Letters to the Editor
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"Ethical issues often have no clear-cut answer, and faced with them, it is most improtant to reason out the issues at hand and identify the basic ethical principles involved." - Dr Peter Loke
"Mini Course on Medical Ethics"
The SMA Mini Course on Medical Ethics was held on Sunday morning, 15 November 1998. This was in conjunction with the SMA Ethics & Practice Convention held over that weekend.
Considering the early Sunday morning start at 8.55 am, the turnout of a hundred doctors was tremendous and quite unexpected. It only goes to show that much as the profession has been maligned for being increasingly mercenary, there are still many in our ranks who do care about being able to justifiably preserve the high esteem doctors are generally held in.
After being taken through the basic principles that underpin medical ethics by Dr David Chan from the Department of Philosophy, NUS, and A/Prof Goh Lee Gan, the highlight of the morning was the four case studies looking at very real life scenarios. It was most enlightening to see how to apply the theoretical parts which we have learnt at the course to the difficult situations we have faced or could one day encounter ourselves.
The first case centred on an outstanding 18-year-old sportsman who was facing a life-saving amputation for which he refused to consent to because he felt that life would be meaningless without his sport. Even though the exact facts may vary, it is a kind of situation we have faced or could one day encounter ourselves.
The audience was reminded that all the medical issues need to be explored fully first, especially the psychological aspects of the boys decision. It was just a pity that there was no psychiatrist among the crowd to contribute to the discussion of a possible grief reaction. Thereafter, the central issue to resolve is whether such a case calls for justified paternalism on the doctors part or if we should respect the patients autonomous choice. Questions were raised on whether accepting patient autonomy over all else in such a situation is actually abetting suicide, and whether a boy at that age is capable of an authentic decision. The utilitarian decision was that this case called for justified paternalism, as to allow the boy to die would be to lose a valuable member of society and have a devastating effect on his family.
The lively discussion this case provoked clearly illustrated a most important point made that morning. Ethical issues often have no clear-cut answer, and when faced with them, it is most important to reason out the issues at hand and identify the basic ethical principles involved. The ultimate decision might differ, but a good suggested end-point is the course chairmans "mirror test". This simply invites us all to look at ourselves in the mirror and ask if we have been true to ourselves and know we have made our decisions in the best interest of the patient. Often we can only resolve such dilemmas at this intuitive level, as principles of ethics and even the law often serve only as guidelines.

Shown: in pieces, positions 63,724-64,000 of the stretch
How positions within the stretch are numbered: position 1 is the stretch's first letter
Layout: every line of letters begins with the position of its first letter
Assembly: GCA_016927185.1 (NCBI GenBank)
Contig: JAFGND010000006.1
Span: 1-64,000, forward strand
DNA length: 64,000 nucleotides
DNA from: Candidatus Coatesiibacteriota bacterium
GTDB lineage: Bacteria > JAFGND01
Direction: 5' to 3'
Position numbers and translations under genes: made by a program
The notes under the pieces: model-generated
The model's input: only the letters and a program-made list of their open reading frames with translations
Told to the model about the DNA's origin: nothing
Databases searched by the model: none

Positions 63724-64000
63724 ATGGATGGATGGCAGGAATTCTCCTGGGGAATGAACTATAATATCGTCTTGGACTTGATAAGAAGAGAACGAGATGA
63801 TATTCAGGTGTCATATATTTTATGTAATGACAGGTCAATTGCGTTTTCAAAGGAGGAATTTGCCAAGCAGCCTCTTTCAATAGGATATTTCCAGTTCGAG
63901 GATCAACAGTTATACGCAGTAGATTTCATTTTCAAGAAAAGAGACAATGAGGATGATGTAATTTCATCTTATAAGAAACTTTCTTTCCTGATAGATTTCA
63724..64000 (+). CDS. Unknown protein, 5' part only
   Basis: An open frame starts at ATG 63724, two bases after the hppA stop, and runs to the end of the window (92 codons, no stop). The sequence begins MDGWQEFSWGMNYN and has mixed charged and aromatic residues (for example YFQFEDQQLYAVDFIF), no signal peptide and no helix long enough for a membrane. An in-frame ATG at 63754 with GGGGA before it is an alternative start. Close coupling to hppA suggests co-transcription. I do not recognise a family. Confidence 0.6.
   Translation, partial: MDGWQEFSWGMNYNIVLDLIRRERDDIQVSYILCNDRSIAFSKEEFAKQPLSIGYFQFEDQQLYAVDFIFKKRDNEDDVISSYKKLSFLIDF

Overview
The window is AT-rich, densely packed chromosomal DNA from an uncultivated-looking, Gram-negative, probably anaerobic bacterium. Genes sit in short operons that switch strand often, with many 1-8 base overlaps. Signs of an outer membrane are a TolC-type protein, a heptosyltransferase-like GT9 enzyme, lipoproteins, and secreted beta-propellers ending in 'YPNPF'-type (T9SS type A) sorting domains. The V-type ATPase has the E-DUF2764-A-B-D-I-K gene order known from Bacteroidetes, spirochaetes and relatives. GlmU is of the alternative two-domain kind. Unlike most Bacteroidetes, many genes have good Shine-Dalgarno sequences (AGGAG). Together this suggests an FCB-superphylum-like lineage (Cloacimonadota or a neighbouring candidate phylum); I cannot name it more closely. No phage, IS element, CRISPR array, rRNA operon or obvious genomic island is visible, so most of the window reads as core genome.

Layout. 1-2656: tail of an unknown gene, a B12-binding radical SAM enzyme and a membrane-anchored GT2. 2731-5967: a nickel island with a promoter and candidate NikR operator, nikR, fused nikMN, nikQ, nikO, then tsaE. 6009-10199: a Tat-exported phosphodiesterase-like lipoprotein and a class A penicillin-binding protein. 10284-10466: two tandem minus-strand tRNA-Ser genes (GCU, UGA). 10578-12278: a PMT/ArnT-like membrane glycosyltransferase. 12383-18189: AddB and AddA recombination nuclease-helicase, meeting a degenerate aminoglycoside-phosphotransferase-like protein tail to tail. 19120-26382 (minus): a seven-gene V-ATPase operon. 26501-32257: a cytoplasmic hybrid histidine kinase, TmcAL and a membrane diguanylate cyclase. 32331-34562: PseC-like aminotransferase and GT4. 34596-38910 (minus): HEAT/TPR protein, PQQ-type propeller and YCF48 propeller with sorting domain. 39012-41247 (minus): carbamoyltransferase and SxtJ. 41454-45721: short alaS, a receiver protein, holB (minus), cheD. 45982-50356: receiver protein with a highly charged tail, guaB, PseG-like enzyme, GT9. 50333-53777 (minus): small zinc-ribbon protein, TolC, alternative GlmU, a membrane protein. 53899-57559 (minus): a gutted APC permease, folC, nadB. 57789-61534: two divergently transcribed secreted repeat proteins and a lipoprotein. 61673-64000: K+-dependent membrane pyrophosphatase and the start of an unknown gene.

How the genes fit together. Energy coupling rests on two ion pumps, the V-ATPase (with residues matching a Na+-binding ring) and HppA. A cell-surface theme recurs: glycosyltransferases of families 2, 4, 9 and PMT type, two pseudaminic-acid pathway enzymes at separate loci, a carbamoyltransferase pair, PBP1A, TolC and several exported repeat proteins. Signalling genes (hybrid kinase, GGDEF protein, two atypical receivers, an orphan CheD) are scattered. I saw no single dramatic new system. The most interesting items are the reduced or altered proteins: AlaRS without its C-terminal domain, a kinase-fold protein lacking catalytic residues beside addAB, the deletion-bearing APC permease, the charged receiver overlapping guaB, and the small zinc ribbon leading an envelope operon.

The second case discussed revolved around an old man found to have annular carcinoma of the oesophagus. The son who was aware of the diagnosis wished to keep his father in the dark about it, and the principle issue was whether the patient should be told of his condition against his sons wishes.
Here, everyone was reminded to refer to the flow charts shown earlier by A/Prof Goh Lee Gan to see if there is an ethical issue, and if so, to identify its components. That settled, the ball was back in the audiences court, and the opinions came thick and fast. A general consensus did come out of this case that the old man should be told of his diagnosis. Of prime importance here is the need to break the news gently and gradually to the patient, and of treating the bigger patient comprising the sick mans family.
The last two cases discussed mainly involve intra-professional etiquette and ethics. The first of these examined the problems that can arise when a doctor leaves a group practice. Patients are not given the new practice address of the doctor, and the group accuses the doctor of enticing patients away. In addition, the ownership of the patients notes is in question. Here, the legal aspects have to be addressed first. The contractual relationship between the doctor and group needs to be looked at, and it is at the pre-contractual stage that the doctor must look at the ethical issues that may exist in signing for the group. As for patients notes, ownership technically lies with the group, whereas the information inside is the right of the patient who thus must be able to have access to them.
The last case looked at the use of ones clinic to sell products, be it skin beauty treatments and cosmetics, health insurance policies or even lucky draw tickets for charity. The underlying concern with this is a tacit endorsement of the product the doctor is selling, which may not be in the best interest of the patient. It represents unfair pressure, whether actual or implied, for the patient to buy the product in question. Here again, the aim of the doctor is the crux of the issue. If stocking or selling a particular product is principally for the benefit of the patient, then it is justified. Otherwise, we would be wise to apply the "mirror test" and adjust our practice accordingly.
The morning ended with A/Prof Goh looking at the challenges we will be facing in the next millenium, and attempting to see how ethical issues debated upon since time immemorial can be applied to this increasingly complex world, both of medicine and at large, that we live in.
All in all, it was a thoroughly enlightening and enjoyable morning. Everyone was left hungry for the such a convention next year and it is hoped that even more doctors will make the effort to attend the next time around.
DR PETER LOKE